Tito Kibona from the research team, trains local veterinary health workers on surveillance methods. Photo: UoG.

Surveillance for causes of livestock abortion in Northern Tanzania closes important data gaps

Despite being one of the key causes of productivity losses, livestock abortion is not routinely investigated across the Global South. Some studies from high-income countries suggest that fewer than 35% of livestock abortions are attributed to specific diseases.

This leaves a research and knowledge gap on animal abortions in low-income countries, particularly in sub-Saharan Africa, and as a result, a lack of evidence for solutions. This is due to a combination of factors: lack of data collection at the national level, farmers’ restricted access to veterinary care, and limitations in diagnostic laboratory capacity. Many of the pathogens that cause livestock abortions are zoonotic, meaning they are transferrable from animals to humans. That means investigating the infectious causes of abortion is crucial not only to safeguard pastoralists’ livelihoods and the welfare of their livestock, but also for human health.

To address this data gap, a team of researchers, with support from SEBI-Livestock, undertook a study that combined field investigations and lab diagnoses to determine the causes of livestock abortion in Tanzania. The first-of-its-kind study collected samples from livestock abortion events from 71 cattle, 100 goats, and 44 sheep in three regions of northern Tanzania. The researchers found that 19.5% of abortion events were in fact caused by one or more of the infectious pathogens studied. Other causes can include physical trauma, poor nutrition and genetic abnormalities.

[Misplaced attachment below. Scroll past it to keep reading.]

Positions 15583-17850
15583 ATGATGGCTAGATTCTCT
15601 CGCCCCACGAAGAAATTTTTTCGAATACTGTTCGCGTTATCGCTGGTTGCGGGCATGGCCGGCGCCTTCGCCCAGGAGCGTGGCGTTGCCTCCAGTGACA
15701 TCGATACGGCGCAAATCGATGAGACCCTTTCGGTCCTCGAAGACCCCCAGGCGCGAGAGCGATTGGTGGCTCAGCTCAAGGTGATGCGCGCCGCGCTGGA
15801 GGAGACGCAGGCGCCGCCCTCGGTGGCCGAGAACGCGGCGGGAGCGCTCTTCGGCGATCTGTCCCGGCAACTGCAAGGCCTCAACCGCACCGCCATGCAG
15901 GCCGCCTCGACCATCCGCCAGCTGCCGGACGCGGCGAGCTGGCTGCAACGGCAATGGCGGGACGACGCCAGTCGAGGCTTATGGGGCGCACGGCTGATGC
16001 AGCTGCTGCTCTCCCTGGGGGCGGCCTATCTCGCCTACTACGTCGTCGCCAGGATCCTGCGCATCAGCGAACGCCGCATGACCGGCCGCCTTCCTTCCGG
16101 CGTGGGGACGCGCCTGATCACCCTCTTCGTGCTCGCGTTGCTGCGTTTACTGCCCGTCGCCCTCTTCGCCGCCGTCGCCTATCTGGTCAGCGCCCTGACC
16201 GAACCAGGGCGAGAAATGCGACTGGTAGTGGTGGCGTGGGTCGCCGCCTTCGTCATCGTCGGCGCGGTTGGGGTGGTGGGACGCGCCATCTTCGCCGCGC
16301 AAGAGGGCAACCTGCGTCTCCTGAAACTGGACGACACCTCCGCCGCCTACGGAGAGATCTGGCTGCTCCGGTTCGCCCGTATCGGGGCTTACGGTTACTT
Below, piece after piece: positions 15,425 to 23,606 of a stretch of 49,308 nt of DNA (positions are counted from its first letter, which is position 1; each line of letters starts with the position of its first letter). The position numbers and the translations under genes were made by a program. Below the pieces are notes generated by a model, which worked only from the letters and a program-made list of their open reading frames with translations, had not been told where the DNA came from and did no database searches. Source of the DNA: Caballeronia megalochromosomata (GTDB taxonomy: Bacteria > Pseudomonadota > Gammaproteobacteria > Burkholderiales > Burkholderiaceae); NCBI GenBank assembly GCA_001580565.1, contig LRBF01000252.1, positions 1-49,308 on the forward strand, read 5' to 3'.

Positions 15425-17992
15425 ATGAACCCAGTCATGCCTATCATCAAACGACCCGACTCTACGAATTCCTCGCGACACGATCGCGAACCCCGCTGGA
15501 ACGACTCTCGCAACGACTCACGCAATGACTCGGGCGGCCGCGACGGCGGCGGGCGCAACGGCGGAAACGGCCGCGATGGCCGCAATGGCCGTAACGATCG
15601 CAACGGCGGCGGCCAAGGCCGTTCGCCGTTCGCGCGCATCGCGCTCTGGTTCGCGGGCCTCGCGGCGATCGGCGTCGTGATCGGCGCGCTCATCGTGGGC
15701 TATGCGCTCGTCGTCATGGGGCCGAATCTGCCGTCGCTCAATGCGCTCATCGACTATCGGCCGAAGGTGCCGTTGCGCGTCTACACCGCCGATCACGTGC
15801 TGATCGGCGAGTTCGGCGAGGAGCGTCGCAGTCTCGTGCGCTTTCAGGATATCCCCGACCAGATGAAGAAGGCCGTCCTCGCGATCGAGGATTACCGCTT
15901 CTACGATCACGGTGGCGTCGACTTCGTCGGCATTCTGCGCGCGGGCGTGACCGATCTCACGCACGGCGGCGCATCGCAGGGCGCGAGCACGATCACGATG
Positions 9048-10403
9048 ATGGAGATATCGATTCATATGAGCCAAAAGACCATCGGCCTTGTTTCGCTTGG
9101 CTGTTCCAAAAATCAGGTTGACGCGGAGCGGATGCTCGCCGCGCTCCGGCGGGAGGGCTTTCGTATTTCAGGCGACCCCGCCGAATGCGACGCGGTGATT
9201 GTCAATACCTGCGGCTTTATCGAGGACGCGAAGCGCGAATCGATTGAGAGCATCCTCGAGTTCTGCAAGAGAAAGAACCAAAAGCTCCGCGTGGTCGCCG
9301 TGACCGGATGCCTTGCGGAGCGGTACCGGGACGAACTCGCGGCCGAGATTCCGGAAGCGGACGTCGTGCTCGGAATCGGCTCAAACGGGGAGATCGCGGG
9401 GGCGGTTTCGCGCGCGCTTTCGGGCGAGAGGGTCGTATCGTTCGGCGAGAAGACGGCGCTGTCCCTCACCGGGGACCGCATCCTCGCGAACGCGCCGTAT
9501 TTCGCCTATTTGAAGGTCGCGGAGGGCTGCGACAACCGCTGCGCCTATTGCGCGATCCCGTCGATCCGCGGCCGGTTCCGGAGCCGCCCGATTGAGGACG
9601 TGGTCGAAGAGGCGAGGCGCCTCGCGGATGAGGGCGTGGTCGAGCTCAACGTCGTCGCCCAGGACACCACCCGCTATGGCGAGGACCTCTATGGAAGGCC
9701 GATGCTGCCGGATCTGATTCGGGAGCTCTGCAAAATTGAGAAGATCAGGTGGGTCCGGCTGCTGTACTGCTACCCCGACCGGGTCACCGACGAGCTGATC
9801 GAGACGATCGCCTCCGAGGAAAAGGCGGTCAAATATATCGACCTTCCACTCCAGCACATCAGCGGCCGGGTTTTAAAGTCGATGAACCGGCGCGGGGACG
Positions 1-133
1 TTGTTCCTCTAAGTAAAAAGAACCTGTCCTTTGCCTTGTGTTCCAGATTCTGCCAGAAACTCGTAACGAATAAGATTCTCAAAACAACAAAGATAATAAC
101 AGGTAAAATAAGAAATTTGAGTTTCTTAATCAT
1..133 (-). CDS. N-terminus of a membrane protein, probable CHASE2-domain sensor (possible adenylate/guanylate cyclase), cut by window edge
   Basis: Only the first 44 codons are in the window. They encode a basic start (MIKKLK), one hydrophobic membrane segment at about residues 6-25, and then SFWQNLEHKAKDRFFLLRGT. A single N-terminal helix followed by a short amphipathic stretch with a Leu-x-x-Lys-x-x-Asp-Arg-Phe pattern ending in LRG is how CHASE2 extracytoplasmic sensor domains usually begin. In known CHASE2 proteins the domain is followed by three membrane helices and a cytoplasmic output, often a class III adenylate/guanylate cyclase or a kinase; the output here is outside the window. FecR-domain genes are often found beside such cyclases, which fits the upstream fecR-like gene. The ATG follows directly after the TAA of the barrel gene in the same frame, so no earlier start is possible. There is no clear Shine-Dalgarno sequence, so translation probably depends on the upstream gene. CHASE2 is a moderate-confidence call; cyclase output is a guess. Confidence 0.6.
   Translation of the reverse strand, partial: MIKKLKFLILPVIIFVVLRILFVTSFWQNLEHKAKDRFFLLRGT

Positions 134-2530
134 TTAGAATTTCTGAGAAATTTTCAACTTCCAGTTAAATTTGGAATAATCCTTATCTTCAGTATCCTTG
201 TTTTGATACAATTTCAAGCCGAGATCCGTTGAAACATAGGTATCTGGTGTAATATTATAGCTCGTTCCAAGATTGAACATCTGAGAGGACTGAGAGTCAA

Investigating the causes of livestock abortion revealed important insights beyond simply providing data on how many abortions were caused by pathogens. In fact, detection of abortion in livestock can provide an early warning to humans that a pathogen exists in an environment, as many diseases triggering abortion in livestock are zoonoses. For example, the Tanzanian study also detected an outbreak of Rift Valley fever (RVF) in cattle. This triggered a retrospective review of patients at local hospitals with a fever and uncovered human cases of RVF which had previously gone undetected.

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Read the studies

  • Thomas, K.M., Kibona, T., Claxton, J.R. et al. Prospective cohort study reveals unexpected aetiologies of livestock abortion in northern Tanzania. Sci Rep 12, 11669 (2022). https://doi.org/10.1038/s41598-022-15517-8
  • de Glanville W.A., Allan K.J., Nyarobi J.M., et al. An outbreak of Rift Valley fever among peri-urban dairy cattle in northern Tanzania. Transactions of The Royal Society of Tropical Medicine and Hygiene, trac076, https://doi.org/10.1093/trstmh/trac076

Vanessa Meadu, Communications and Knowledge Exchange Specialist, SEBI-Livestock
Page created: 08 Sep 2022 Page last reviewed: 08 Sep 2022